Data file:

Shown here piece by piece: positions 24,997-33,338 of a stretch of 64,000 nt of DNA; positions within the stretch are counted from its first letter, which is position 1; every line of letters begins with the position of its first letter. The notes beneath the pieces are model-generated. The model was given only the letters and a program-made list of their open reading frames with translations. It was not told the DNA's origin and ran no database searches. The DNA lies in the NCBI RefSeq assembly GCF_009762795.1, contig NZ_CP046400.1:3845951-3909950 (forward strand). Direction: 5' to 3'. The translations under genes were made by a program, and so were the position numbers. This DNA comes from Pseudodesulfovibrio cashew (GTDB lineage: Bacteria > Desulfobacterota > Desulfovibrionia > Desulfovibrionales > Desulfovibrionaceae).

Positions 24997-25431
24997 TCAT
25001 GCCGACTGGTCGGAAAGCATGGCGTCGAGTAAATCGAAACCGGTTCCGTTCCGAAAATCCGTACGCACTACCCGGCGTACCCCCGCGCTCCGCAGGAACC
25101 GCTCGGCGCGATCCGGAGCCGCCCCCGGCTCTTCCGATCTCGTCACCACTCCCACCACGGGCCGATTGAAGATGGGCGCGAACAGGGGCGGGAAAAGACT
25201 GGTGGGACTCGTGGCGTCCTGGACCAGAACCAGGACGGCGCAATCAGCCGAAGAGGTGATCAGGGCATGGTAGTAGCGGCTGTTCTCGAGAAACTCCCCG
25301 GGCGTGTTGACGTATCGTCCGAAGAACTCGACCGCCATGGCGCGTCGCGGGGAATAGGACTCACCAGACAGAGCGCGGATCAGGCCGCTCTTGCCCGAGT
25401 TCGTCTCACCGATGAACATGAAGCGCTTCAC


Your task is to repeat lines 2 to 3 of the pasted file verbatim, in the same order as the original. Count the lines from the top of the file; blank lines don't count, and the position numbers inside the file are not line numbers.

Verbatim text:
Positions 24997-25431
24997 TCAT